• Regular players had greater demands than floater players in the SSG utilized, so technical staff aiming to minimize the load of particular players may practically apply the floater role. It is generally accepted by the soccer community that players that have overtrained or have injuries may be employed as floaters to minimize training stress. From this perspective, our data offers a new and interesting approach in which floaters could be used to reduce the physical impact of players promoted in lower age teams.
  • Understanding the physical and physiological demands of a task in soccer, as well as all the possible options used for increasing or decreasing the load (e.g., floaters). The use of floaters should be one of the main concerns of coaches and assistants in order to create adequate sessions and training weeks that optimize the performance and fitness of the players. This will improve the players’ preparation for matches, and in particular the most demanding phases of them [37].

Author Contributions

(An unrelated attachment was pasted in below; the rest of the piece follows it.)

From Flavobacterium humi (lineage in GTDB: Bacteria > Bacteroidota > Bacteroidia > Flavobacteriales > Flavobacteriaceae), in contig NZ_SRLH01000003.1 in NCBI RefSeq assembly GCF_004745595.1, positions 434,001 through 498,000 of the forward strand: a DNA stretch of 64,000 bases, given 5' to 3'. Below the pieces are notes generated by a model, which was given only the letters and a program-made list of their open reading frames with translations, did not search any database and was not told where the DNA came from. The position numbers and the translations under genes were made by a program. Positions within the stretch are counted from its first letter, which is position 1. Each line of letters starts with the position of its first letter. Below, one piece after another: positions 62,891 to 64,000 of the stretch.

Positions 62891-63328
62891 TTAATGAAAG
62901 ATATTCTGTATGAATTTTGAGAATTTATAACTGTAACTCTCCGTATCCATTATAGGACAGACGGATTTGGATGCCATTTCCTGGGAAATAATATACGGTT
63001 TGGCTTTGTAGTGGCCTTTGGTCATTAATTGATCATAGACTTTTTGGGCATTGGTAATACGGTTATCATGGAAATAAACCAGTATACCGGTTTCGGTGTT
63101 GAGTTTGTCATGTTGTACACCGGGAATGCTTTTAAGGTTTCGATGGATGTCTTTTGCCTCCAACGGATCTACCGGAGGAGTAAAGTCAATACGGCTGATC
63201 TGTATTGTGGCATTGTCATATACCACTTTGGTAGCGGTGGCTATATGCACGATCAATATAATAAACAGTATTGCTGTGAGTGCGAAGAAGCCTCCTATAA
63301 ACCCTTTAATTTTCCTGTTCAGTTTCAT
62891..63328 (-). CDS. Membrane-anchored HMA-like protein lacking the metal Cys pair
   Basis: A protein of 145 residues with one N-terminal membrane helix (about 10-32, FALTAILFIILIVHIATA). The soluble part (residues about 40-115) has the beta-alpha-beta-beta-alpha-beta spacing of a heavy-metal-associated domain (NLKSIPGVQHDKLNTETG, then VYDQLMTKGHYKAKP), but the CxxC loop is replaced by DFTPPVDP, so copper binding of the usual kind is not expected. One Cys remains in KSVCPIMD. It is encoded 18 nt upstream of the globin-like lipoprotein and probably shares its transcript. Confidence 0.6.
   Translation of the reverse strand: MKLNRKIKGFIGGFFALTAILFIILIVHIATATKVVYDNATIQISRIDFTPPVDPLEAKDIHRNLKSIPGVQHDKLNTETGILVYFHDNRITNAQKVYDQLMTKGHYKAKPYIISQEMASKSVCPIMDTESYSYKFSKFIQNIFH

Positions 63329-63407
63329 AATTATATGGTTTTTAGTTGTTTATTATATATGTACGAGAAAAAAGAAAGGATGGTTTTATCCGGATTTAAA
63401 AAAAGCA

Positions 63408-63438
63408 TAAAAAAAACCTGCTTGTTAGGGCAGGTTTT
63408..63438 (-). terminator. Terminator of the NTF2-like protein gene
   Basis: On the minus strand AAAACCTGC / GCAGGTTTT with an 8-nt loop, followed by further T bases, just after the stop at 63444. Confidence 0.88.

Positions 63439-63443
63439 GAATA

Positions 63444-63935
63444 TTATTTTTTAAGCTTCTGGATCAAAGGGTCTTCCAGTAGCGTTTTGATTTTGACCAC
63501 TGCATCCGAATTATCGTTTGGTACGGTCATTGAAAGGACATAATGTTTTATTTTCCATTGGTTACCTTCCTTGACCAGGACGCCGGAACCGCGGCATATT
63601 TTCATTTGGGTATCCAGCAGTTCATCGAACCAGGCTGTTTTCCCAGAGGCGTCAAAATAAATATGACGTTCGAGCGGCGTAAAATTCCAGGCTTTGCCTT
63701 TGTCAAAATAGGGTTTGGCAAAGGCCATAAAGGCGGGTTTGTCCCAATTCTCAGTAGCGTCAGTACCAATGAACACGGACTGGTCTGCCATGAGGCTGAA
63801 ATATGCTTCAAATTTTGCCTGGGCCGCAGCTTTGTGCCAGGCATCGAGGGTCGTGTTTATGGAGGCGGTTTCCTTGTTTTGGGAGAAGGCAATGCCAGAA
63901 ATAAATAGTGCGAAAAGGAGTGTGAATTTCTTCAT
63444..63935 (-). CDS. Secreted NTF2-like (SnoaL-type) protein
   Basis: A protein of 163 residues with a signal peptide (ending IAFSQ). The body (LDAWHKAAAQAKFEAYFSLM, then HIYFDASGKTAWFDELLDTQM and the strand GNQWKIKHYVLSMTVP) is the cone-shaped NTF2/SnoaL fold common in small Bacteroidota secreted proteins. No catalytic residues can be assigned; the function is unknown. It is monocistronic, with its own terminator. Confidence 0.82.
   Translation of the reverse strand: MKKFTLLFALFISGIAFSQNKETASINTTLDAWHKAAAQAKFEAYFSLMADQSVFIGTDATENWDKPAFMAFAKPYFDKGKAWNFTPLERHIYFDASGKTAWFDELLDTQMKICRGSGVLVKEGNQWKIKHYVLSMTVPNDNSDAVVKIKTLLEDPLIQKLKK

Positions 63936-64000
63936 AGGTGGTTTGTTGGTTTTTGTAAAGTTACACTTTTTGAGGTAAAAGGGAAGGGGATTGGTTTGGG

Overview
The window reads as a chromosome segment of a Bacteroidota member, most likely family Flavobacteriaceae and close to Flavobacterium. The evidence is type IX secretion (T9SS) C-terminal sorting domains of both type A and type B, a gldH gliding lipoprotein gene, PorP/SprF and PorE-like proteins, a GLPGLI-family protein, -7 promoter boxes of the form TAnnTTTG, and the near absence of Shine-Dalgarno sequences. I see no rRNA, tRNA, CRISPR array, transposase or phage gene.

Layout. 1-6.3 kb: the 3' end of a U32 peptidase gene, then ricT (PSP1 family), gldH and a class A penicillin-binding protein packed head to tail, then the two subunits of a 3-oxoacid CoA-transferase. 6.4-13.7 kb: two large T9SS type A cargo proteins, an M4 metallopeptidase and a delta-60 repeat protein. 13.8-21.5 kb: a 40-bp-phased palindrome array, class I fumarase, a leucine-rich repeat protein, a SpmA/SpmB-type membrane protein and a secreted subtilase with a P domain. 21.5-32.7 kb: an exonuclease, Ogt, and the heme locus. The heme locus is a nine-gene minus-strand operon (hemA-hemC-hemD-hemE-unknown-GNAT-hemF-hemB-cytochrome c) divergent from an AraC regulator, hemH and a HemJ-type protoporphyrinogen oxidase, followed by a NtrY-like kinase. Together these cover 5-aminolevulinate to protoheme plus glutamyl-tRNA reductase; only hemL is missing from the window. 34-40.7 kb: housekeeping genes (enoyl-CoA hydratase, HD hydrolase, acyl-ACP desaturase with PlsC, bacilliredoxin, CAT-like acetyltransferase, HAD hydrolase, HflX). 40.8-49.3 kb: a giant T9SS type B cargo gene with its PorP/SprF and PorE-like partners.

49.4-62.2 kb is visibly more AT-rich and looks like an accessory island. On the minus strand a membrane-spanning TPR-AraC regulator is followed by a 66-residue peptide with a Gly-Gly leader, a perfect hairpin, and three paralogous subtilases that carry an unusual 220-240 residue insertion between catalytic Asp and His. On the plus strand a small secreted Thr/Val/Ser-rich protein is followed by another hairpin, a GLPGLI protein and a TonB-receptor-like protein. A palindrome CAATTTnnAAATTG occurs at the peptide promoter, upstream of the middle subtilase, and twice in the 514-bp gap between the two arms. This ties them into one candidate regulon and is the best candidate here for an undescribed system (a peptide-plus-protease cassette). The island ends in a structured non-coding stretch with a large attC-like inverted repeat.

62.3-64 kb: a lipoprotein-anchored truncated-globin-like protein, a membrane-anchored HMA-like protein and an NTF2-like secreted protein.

Conceptualization, A.R.-M. and J.A.-C.; Methodology, B.R.; Software, J.A.-C.; Validation, A.R.-M., E.S.d.V., J.N.; Formal Analysis, A.R.-M., E.S.d.V., J.N.; Investigation, A.R.-M. and J.A.-C.; Resources, A.R.-M. and J.A.-C.; Data Curation, A.R.-M., E.S.d.V., J.N.; Writing-Original Draft Preparation, A.R.-M., E.S.d.V., J.N. and J.A.-C.; Writing-Review & E.S.d.V., J.A.-C.


This research received no external funding.


The authors are grateful to the participants of this study about SSG methodology involved. The authors would also like to thank the players for theirs professionalism. The authors have no professional relationships with companies or manufacturers that may benefit from the results of this study. There is no financial support for this project. No funds were received for this study from national Institutes of Health, Welcome Trust, University or others.

Conflicts of Interest

The authors declare no conflict of interest.


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Figure 1. Format of the small-sided games (SSG), 4 vs. 4 small-sided games with two internal floaters.
Figure 1. Format of the small-sided games (SSG), 4 vs. 4 small-sided games with two internal floaters.
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Table 1. Participant characteristics.
Table 1. Participant characteristics.
GroupAge (years)Height (cm)Weight (kg)Experience (years)
SP24.09 ± 3.51177.18 ± 5.9170.27 ± 8.1913.18 ± 2.96
U-1917.73 ± 0.85175.1 ± 6.4265.67 ± 7.398.64 ± 1.86
U-1715.97 ± 0.58171.2 ± 5.5760.49 ± 5.956.45 ± 1.61
Note: The data represents means and standard deviations, with SP = Senior players; U-19 = Under 19 players and U-17 = Under 17 players.
Table 2. Physical and physiological demands of the normal and floater players during 4 vs. 4 + 2 floaters SSG.